Another hefty 75 bps increase in the overnight rate is what we expect from the Bank of Canada next week. This would take the rate to a restrictive 3.25%, just above the 2% to 3% range the central bank deems “neutral” (the rate at which interest rates are neither adding to nor subtracting from longer-run economic growth trends). And the bank’s commitment to front loading rate hikes in the face of red-hot inflation means an even bigger 100 bps increase (matching July’s hike) can’t be ruled out.
Data releases since the bank’s July meeting have shown marginal improvements. Headline inflation appears to have finally peaked, as have business average wage and price plans, according to Canadian Federation of Independent Business. Global commodity prices turned a corner and supply chain pressures have steadily eased, all of which signal more moderations in inflation trends in the months to come. Home resale markets have also cooled rapidly, following previous rate hikes and rising mortgage borrowing costs.
But at this point, a further softening in household demand is still required to bring inflation back to the bank’s 2% target rate. Labour market conditions are still exceptionally tight—even with softer employment readings in recent months and an expected uptick in the unemployment rate in next week’s August job market numbers. If household demand and inflation pressures wane as expected, the bank could be in a position to halt its tightening cycle soon. Still we expect policymakers to maintain a tightening bias beyond September, and follow up with an additional 25 basis point hike in October, bringing the overnight rate to 3.5%.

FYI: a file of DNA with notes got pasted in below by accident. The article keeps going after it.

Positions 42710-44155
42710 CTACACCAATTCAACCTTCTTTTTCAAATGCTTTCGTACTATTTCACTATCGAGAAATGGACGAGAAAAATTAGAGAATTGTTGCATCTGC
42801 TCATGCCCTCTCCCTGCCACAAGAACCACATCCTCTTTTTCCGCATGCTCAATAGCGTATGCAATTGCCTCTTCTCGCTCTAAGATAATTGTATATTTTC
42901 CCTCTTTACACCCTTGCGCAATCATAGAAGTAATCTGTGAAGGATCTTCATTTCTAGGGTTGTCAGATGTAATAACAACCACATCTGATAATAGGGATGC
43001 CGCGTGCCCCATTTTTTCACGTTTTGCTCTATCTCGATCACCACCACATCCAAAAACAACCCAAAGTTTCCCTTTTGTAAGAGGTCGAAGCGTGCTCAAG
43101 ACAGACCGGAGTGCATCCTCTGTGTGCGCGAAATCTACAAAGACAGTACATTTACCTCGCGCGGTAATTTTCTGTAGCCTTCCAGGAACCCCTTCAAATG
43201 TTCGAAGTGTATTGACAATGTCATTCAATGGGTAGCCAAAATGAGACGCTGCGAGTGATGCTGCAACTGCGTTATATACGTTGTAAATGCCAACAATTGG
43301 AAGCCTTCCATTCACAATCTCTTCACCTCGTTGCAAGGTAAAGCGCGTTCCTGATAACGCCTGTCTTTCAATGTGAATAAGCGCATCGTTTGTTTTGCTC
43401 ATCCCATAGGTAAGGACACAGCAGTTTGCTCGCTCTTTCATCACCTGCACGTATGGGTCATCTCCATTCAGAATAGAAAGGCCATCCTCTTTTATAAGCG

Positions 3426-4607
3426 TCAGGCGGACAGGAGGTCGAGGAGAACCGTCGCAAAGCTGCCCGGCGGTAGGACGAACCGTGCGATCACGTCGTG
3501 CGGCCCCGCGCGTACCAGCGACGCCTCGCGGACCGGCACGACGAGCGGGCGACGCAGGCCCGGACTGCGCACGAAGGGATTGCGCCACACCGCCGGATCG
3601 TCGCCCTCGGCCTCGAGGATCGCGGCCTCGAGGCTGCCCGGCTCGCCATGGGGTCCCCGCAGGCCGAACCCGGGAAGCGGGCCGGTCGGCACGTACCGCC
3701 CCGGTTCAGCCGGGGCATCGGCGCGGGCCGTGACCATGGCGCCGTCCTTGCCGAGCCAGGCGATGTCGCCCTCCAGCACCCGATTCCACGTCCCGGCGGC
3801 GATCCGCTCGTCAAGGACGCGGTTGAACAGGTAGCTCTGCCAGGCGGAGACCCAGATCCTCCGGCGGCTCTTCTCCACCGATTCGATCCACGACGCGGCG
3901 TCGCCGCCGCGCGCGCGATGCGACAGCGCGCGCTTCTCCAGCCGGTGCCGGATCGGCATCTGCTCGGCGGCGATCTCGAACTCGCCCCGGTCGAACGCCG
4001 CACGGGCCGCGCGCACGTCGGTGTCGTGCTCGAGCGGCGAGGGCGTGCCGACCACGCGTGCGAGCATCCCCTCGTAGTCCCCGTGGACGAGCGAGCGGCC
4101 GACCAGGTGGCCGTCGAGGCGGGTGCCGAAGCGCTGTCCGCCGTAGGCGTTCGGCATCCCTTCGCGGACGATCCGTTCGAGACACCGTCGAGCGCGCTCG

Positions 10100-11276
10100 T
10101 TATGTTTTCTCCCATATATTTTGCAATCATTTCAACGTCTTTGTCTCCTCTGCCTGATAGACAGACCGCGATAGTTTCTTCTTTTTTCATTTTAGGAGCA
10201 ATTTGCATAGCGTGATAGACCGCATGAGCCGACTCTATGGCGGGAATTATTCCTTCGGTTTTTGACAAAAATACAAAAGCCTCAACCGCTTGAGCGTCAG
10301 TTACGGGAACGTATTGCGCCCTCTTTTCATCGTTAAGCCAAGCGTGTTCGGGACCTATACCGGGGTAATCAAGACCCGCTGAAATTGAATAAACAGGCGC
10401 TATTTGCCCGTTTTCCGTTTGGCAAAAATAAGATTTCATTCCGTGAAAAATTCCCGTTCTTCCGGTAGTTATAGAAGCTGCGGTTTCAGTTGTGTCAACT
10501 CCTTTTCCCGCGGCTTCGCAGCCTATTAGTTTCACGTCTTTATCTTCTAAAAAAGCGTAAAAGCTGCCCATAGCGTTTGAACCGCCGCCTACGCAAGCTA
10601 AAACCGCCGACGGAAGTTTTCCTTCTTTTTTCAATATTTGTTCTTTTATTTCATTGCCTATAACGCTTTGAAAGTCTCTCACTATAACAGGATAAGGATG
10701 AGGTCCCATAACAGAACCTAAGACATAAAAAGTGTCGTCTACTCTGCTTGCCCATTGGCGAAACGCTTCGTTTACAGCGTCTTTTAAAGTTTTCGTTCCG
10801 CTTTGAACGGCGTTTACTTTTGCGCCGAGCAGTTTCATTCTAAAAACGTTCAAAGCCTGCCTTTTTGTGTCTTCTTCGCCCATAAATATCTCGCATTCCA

Week ahead data watch:
We expect Canadian employment rose by 5,000 jobs in August. This would follow two consecutive monthly declines. These recent sluggish developments stem almost entirely from a lack of available workers, not weakening demand. At over 1 million in June, job vacancies were still well above pre-pandemic levels. We look for an increase in the unemployment rate to 5.0% (which is still very low).
The Canadian merchandise trade surplus likely shrank in July after jumping to $5 billion in June. A 12% drop in oil prices will lower the energy trade surplus.